Hi there! More and more I meet people in my day-to-day interactions that are struggling with children that live with various problems. I sometimes think that there are just more children affected with severe conditions — while at other times I consider that it might be simply that it is human nature to notice more “Red Hondas” on the road once you buy your first “Red Honda”.
Recently I was out for coffee with a friend and the topic of Fragile X came up and I wondered what that looked like and meant for their families. As I am very familiar with Autism — having two children on the spectrum myself– I do like to have some basic understanding of what’s out there and its cause.
As usual — you get the fruit of my labour because “I share” as I am truly an educator at heart. That is why I blog after all.
The cause of Fragile X Syndrome:
Fragile X seems to be mutation of a single X chromosome (FMR1). It affects more males than females. Both males and females can be carriers and there is now genetic testing for it.
How many people have been diagnosed with Fragile X?
According to the US National Fragile X Foundation:
“Studies have been undertaken both in the “special needs” population and the general population. The agreed upon prevalence of FXS in males is approximately 1 in 3,600 to 4,000 and in females is approximately 1 in 4,000 to 6,000.”
Taken from: https://fragilex.org/fragile-x/prevalence/
In Canada the only statistic I could find was:
“It has been estimated that about 1 in 5,000 males are born with the disorder.”
Taken from: https://www.cdc.gov/ncbddd/fxs/data.html
Signs and Symptoms?
According to Medicine.net with a link below:
“The signs and symptoms of Fragile X syndrome have five general categories where individuals often show altered or arrested development.
The article contained the usual disclaimer that: “Each individual may exhibit variations in the above five categories.”
In general terms:
- Females seems to be less severely impacted by Fragile X probably because female are wired differently changing developmental impacts and the fact that females carry two X chromosomes in comparison to the males solitary one.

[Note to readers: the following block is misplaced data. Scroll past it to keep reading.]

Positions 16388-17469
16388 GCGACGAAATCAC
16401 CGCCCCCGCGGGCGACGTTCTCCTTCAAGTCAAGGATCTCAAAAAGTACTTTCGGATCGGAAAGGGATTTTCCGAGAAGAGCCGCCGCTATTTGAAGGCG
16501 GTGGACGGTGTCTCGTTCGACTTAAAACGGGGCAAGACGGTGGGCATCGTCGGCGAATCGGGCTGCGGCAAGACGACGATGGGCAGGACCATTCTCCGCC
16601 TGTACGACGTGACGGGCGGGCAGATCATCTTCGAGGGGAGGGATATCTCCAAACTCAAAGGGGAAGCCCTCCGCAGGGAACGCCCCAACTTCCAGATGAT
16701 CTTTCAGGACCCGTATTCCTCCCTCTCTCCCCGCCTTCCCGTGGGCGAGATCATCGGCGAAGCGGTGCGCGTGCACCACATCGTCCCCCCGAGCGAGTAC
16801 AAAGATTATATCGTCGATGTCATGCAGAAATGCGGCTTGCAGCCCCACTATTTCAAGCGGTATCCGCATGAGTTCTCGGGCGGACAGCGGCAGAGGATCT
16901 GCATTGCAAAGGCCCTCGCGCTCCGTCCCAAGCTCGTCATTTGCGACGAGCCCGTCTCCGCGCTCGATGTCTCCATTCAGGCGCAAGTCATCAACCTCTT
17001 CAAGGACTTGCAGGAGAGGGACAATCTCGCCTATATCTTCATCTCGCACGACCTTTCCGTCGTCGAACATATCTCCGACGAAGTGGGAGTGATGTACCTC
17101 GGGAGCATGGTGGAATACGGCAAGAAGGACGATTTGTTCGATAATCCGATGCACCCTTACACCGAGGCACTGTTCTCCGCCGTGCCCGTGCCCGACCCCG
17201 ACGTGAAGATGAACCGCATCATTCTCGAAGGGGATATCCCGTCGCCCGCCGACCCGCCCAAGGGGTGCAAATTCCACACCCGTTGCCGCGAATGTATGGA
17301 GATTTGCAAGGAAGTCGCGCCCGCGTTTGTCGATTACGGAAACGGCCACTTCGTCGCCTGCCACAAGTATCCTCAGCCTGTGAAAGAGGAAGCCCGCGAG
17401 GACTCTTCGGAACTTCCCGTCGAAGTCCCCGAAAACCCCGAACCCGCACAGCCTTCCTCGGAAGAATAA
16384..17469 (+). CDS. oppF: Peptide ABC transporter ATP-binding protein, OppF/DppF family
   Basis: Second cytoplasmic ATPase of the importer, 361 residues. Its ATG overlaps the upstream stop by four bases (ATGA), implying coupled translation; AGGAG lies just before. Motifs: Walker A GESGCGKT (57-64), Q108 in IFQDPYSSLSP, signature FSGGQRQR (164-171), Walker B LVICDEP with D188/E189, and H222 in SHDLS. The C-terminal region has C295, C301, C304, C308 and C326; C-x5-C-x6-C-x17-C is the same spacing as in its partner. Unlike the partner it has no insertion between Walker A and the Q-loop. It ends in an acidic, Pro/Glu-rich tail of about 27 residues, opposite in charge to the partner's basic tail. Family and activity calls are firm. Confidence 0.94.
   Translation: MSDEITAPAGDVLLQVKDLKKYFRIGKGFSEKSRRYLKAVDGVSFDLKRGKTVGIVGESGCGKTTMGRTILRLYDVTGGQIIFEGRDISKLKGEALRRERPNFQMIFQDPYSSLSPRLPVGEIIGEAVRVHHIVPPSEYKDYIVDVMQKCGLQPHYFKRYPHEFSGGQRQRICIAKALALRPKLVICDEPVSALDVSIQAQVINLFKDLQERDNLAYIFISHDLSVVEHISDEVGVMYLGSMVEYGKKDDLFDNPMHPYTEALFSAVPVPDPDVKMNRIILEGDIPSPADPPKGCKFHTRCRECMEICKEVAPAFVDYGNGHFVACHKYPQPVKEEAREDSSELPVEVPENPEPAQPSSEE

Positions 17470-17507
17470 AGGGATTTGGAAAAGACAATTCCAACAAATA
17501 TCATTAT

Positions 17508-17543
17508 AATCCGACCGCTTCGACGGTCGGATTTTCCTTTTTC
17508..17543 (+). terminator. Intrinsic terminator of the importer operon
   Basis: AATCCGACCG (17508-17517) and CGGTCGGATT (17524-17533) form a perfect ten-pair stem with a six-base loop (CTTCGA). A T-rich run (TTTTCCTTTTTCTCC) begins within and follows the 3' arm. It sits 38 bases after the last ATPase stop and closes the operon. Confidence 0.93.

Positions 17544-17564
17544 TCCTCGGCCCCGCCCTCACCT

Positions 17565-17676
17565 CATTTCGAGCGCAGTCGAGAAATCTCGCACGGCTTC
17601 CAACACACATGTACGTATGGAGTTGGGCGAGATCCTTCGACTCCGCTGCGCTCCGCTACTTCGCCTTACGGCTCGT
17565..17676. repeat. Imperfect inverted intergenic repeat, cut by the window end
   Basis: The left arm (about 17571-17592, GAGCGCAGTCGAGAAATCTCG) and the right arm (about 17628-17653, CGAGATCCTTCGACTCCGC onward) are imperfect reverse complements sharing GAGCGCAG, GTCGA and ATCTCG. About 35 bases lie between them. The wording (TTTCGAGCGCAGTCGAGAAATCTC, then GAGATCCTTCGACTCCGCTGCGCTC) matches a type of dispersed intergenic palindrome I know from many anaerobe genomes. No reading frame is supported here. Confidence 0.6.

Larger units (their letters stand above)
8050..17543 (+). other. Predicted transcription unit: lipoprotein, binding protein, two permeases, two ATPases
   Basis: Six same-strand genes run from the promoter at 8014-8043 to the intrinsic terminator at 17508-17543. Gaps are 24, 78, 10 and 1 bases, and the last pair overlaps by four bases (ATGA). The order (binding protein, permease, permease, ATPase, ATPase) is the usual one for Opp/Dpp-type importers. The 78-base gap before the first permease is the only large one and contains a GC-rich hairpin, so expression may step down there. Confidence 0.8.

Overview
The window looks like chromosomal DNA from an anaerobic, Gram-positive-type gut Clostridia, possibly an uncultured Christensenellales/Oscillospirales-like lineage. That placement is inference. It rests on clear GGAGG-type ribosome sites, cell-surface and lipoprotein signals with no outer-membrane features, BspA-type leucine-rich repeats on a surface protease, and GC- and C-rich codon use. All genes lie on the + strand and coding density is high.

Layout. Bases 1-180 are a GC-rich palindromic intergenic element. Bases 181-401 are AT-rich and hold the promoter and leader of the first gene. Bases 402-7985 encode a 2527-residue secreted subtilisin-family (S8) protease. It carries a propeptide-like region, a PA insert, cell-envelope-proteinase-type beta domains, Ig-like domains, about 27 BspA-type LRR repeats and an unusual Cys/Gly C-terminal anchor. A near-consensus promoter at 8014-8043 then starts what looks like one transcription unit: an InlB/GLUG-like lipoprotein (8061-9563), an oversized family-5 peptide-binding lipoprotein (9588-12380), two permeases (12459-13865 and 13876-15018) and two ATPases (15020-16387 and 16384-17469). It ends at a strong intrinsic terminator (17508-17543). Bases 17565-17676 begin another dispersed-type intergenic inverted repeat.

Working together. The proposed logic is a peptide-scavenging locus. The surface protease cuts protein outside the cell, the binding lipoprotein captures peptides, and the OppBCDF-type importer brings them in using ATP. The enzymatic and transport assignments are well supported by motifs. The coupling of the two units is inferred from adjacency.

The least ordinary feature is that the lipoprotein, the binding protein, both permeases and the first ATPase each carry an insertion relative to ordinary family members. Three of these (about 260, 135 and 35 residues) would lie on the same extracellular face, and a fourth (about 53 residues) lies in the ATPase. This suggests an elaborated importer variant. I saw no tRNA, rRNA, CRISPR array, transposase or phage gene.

- Also, 30% males with Fragile X pass the criteria for being diagnosed with Autism. But the difference according to Medicine.Net is the following:
- Lastly, the facial phenotype of Fragile X becomes more prominent after puberty. In regards to autism there is no facial phenotype or a certain genetic stamp. Instead there seems to be both “developmental prosopagnosia” (DP) which is the inability or lessened ability to recognize faces whether human or animal — and a “flat affect” which is the inability or lessened ability to express the whole array of emotions on their faces. Of course — “each individual may exhibit variations” is also my disclaimer.
With Autism — as I understand it — there is a myriad of systemic mutations in the person who lives with autism before and after birth — and when each person arrives at a diagnosis (if they can get one) they have arrived as an individual by their own path being helped by all sorts of different means. For some addressing the food they eat makes a huge difference because they have major gut issues — but each individual on the spectrum is really unique with their own strengths and challenges.
What do Fragile X and Autism have in common?
In common with Fragile X was this statement from the Medicine.net article. I would say you could swap out “Fragile X” in the following statements and drop in the word “Autism”:
“Currently, there is no cure for Fragile X syndrome nor are there any definitive treatments other than helping the individual develop to their maximal potential through education; therapies such as speech, language, behavioral, and physical; and other therapies.”
“Medication therapy may only help certain individuals with certain severe problems and should be prescribed only by the patients’ doctors; there is no medication that can cure Fragile X syndrome.” And,
“Adults with Fragile X syndrome may benefit from a team approach to help the patient adjust to independent living, if possible.”
In conclusion, I believe that eventually they will discover which chromosomes are involved in Asperger’s Syndrome. I have noticed that there is a strong genetic link to that form of Autism. There may someday be a blood test to find out who is a carrier. A friend/educator once told me early on to “Shake the family tree — and see what nuts fall out”. Maybe a blood test would be more definitive. 😉
For my husband and I, Autism was not even a concern when we looked forward to having a family. Between when we got married in 1990 and had our first child in 1995 Asperger’s became an actual diagnosis — but still any form of autism was not even on our radar. However, today we have 20 years of experience living with autism and 15 years of research is under our belts. Who knew?
Talk at you later — Share if you care! Always — V’Ron
Here are the links I found and gleamed information from as promised: